Do Not Confuse Limited Resources & Bad Leadership
Airports. Few places share its ability to make or break your holiday experience. Anyone who doubted this will have been rudely disabused of that notion during the travel chaos last summer. Given I am the glass-half-full type, suffering through Miami airport at least provided me with inspiration for this post. After all, just because COVID-19 had an economic impact on the airline industry, does this mean every experience should be poor?
When our family landed in Florida a few weeks ago, we were faced by a complete shambles. Initially, there was absolutely no clarity on where to go, with passport holders, tourists, and even flight staff herded into one queue. When we asked the staff how long we would roughly have to wait – or how long the line was – we were told that they had no clue. Most staff members could not even point me to the nearest bathroom to change our two year-old.
While we know labour shortages have been a major issue facing airports, it is far too convenient to pin our experiences on this sole issue. Yet many organisations do something similar. The moment they deliver poor financial results or a mediocre customer experience, they point to their available resources and say, "see, we were never set up for success in the first place." They hope people will confuse poor leadership with limited budgets.
The last few years have seen a glut of easy money, and many organisations got used to fuelling their growth with heaps of capital. Call this "brute-force customer experience." Why bother training staff when you can just hire ten of them to do the job of one? When money suddenly dries up and you are forced to justify your pathetic performance, it is all too easy to say: "see, everything was working fine before. If only our budgets had not been cut..."
This is where leadership comes in. From strategy to tactics, understanding how to prioritise and where to focus resources is key. While leadership might involve explaining the impact of deprioritising initiatives, leadership is never conditional on what resources are available. The essence of strategy is prioritisation. Yet there is a reason many people are managers and few are leaders – because the latter requires using your own initiative.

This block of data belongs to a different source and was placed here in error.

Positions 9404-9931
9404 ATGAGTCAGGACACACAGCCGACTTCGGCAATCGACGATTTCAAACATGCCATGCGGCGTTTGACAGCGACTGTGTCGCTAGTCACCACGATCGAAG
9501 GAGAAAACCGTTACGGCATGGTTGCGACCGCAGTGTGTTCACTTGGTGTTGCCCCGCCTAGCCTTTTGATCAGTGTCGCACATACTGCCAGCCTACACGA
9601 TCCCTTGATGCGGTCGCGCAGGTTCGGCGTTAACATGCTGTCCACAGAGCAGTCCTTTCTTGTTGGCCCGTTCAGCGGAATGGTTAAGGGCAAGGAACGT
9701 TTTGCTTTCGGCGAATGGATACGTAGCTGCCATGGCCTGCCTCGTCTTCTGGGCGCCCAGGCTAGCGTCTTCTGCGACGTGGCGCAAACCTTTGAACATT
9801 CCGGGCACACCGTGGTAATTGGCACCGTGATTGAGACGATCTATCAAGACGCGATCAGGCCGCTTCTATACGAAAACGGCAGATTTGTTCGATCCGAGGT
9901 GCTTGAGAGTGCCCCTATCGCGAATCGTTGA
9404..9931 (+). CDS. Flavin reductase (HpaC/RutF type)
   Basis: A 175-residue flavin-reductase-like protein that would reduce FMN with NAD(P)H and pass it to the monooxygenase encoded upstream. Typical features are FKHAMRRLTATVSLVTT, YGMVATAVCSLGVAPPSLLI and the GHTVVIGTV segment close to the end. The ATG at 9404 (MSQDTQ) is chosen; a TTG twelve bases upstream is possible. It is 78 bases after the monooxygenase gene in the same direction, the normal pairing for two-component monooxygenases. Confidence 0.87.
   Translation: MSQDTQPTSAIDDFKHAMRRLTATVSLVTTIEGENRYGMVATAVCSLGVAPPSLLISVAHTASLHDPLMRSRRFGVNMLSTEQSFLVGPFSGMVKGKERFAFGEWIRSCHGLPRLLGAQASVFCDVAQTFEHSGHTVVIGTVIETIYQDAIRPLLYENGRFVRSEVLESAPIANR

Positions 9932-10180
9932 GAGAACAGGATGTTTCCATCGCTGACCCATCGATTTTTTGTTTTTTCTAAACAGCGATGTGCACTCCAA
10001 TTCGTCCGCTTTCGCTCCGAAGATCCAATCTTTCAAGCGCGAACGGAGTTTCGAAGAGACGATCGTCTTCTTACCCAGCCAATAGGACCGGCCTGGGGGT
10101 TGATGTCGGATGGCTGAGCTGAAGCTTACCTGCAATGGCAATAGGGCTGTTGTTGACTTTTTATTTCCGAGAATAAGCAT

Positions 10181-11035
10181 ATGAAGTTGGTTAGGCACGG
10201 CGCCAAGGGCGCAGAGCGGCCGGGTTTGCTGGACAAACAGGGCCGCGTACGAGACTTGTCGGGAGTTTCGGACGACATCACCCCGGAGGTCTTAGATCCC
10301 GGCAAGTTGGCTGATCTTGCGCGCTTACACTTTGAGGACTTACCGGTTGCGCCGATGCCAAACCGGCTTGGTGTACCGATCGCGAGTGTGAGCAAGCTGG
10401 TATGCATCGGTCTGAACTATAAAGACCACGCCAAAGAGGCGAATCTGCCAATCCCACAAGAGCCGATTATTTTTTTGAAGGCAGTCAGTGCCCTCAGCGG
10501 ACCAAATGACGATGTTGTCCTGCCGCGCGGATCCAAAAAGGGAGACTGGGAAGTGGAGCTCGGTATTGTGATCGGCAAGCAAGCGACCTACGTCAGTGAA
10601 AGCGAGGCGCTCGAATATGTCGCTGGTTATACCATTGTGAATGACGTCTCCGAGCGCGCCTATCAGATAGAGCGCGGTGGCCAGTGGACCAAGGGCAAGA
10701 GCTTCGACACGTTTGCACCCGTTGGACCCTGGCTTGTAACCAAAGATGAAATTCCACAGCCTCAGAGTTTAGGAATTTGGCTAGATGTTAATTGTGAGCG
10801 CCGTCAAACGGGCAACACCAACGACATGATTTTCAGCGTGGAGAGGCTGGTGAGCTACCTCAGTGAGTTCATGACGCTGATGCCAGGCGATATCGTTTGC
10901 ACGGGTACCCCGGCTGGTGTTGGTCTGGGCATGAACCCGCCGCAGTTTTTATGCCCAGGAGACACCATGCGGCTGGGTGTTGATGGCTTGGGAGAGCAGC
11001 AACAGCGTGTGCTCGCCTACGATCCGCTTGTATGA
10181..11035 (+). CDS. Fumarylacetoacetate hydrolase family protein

Back to the dismal customer experience at Miami airport. How much effort would it be to separate people into passport holders vs. tourists vs. flight crew etc. on arrival to prevent people from needlessly waiting? How much money to recruit staff who can remember where the nearest bathroom or baby changing facility is? How much time to create simple signs – not even digital at first! – that say "roughly one hour wait from this point?"
What is interesting is that so much of this comes down to attitude, both of staff as well as their leaders. The extremes of apathy and arrogance are particularly corrosive when organisations are under pressure – financial or otherwise. After all, apathy leads to acquiescence – it cannot be changed – while arrogance leads one to ignorance – it should not be changed. Just one example of this is the question of recruitment with limited budgets.
On the one extreme, the attitude is "we cannot hire the best, so what is the point" whereas on the other extreme the attitude is "our people are already good enough, so why change?" In the case of Miami airport, who knows? What is clear is that even a few graduates on an internship stipend could hardly fail to improve matters. Florida is not alone in this – many managers choose to blame their budgets when it comes to poor customer experience.
Particularly as organisations kick off the budget process for 2023, decision-makers needs to keep in mind that while finances are important, there are many critical levers that determine success. As a matter of fact, occasionally having too big a budget or too little financial oversight can cripple an organisation to the extent that they merely role-play their mission, as opposed to delivering genuine impact. While ledgers matter, leaders matter more.
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